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@tiffanyhaddish is one of the 100 most influential people in the world in 2018—and one of our six #TIME100 covers. @kevinhart4real met her on the #comedy scene 13 years ago: "She was young, raw and funny, almost like she didn’t have a care in the world. But when I noticed her car was packed to the brim with her belongings," recalls the actor, who stars alongside Haddish in @nightschool (out Sept. 28), "I asked her if everything was O.K. That’s when I found out she was homeless and living in that car." Hart gave her $300—"it was all I had with me"—and handed it to her. "Now Tiffany is bringing a whole new level of fresh to the comedy scene. She’s just so authentic and unfiltered," he adds. "You never know what’s going to come out of her mouth. And you can tell she’s having fun—she’s seen a time when things couldn’t get any worse, and she’s giving it all she has." See the full list at TIME.com/100. Photograph by Peter Hapak for TIME


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A young girl is helped by members of the NGO SOS Mediterranee from the Aquarius vessel during an operation to rescue #migrants, about 50 kilometers off the Libyan coast in the #Mediterranean on April 18. Approximatly 100 people, mostly from western Africa, were rescued. United Nations migration officials have tallied more than 18,000 sea arrivals to Europe so far this year. Photograph by Christophe Petit Tesson—EPA-EFE/@shutterstock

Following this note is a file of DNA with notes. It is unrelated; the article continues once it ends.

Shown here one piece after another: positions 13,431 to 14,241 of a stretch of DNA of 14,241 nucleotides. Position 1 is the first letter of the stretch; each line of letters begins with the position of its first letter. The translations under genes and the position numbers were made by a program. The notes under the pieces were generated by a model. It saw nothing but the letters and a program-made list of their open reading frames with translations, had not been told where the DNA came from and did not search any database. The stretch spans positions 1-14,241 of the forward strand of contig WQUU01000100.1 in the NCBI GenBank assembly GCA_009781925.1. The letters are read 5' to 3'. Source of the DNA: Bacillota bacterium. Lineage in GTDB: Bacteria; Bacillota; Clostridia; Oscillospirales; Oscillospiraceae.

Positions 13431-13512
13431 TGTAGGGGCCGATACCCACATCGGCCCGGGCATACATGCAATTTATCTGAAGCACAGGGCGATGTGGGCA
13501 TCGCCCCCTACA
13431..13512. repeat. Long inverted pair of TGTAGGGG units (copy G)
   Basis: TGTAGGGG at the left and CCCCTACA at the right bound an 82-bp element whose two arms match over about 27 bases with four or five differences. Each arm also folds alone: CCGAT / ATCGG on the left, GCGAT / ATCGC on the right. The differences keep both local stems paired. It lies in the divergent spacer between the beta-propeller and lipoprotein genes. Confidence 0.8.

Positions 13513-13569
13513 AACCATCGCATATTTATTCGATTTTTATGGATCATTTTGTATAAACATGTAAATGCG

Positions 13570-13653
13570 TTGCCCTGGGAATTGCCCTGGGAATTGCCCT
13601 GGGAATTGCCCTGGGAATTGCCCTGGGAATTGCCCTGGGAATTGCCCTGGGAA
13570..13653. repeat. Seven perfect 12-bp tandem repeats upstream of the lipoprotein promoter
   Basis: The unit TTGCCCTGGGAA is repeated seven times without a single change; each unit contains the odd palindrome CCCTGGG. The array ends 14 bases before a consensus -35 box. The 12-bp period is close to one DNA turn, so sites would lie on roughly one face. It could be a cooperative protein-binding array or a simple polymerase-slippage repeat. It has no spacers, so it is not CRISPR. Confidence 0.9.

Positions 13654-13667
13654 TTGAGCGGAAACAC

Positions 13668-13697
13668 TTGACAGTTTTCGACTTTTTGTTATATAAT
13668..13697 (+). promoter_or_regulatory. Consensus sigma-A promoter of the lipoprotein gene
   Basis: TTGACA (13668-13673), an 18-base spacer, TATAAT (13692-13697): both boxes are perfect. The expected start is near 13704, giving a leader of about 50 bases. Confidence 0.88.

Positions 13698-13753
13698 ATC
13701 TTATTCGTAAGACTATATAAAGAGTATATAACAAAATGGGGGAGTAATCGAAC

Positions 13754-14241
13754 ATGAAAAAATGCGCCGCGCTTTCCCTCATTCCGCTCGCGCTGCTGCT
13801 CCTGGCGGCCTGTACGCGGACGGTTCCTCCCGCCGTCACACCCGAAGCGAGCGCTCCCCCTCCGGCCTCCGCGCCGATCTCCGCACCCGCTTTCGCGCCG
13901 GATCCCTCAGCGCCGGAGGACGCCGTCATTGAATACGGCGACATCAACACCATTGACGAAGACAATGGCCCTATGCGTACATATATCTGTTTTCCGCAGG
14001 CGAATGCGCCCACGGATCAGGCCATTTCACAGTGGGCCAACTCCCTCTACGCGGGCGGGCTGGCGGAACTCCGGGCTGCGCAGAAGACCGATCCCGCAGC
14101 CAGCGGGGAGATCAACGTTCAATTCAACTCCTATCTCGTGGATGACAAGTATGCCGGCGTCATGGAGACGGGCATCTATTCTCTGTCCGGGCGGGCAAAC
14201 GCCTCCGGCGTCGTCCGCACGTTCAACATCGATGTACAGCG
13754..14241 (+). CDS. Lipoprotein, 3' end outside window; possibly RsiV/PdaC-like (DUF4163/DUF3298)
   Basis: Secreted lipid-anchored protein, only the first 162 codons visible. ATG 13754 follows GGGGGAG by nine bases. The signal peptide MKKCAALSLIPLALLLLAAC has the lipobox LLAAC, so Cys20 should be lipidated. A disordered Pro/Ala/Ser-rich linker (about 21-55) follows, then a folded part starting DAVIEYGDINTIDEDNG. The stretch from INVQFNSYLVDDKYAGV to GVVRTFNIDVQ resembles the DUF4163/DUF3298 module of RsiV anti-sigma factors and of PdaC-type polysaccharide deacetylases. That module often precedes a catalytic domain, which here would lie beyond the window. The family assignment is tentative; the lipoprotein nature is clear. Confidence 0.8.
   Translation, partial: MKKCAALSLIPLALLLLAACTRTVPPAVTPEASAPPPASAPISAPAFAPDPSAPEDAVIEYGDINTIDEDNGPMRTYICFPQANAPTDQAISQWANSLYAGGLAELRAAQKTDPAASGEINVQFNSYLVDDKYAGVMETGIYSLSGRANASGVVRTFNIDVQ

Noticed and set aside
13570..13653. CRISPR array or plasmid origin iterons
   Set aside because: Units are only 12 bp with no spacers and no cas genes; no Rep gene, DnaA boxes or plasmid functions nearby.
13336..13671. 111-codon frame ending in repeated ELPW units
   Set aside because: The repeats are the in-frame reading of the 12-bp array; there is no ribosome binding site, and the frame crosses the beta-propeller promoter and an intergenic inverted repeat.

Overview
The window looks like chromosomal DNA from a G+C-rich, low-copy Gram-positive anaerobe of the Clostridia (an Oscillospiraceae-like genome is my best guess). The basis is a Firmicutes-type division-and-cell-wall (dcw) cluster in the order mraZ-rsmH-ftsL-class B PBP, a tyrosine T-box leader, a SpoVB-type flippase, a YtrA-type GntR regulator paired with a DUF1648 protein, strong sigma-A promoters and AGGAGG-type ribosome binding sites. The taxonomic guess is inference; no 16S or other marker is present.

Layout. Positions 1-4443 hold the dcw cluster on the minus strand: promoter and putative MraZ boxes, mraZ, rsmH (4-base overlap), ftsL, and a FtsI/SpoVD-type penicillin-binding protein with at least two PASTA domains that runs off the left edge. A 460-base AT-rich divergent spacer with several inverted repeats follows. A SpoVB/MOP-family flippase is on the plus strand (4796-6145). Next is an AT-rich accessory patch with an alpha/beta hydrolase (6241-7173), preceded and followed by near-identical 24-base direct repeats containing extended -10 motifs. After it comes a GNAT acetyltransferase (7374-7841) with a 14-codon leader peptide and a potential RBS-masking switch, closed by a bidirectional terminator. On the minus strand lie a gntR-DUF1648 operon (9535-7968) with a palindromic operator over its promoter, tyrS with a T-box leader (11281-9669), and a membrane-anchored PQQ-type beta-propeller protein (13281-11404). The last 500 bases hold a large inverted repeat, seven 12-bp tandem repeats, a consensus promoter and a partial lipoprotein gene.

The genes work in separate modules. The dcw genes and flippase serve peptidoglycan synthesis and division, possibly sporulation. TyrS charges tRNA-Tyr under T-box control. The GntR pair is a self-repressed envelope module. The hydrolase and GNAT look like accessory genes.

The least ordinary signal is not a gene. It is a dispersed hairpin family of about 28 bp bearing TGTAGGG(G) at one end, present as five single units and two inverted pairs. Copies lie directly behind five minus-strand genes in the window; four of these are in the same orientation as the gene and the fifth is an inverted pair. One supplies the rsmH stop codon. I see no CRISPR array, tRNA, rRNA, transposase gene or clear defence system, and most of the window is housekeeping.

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Barbara Bush, the beloved wife of the 41st President and mother of the 43rd President, died at 92 on April 17. Her death was confirmed by the office of her husband, former President George H. W. Bush. The family matriarch, she had dropped out of college to follow her childhood sweetheart—and kept following as he went from the House of Representatives to the United Nations, the CIA, Vice Presidency and, finally, the White House. One son became President. Another, the governor of Florida. Her husband's statement noted she was survived by 17 grandchildren and seven great-grandchildren. Bush, photographed here with Millie on the White House lawn in 1989, championed causes from homelessness to AIDS, but was most known as an advocate for literacy. As a political figure, she was a widely respected and fierce woman—appreciated for her biting wit, unwavering support of family and frank disposition. As TIME noted in a 1989 profile, the First Lady’s relaxed nature was a welcomed departure from the glitz of her predecessor, Nancy Reagan. She owned all of the characteristics that could have been written off as weaknesses: her snow-white hair, the $90 string of faux pearls she wore to hide her wrinkles, her size 14 frame. "I think women like me because they don’t think I’m competitive, just nice," she said once. That sense of humor came in handy on the campaign trail, and her influence over her husband was noticeable. "During Bush’s post-election vacation, he was asked whether he had received any advice about his new job," TIME reported in 1989. "He smiled broadly and pointed to his wife, standing nearby in tennis shoes and sweats. Barbara raised her eyebrows and said, 'Just kidding.' Replied Bush: 'No, she’s not.'" Read more about the life of Barbara Bush on TIME.com. Photograph by Diana Walker—The @LIFE Images Collection/@gettyimages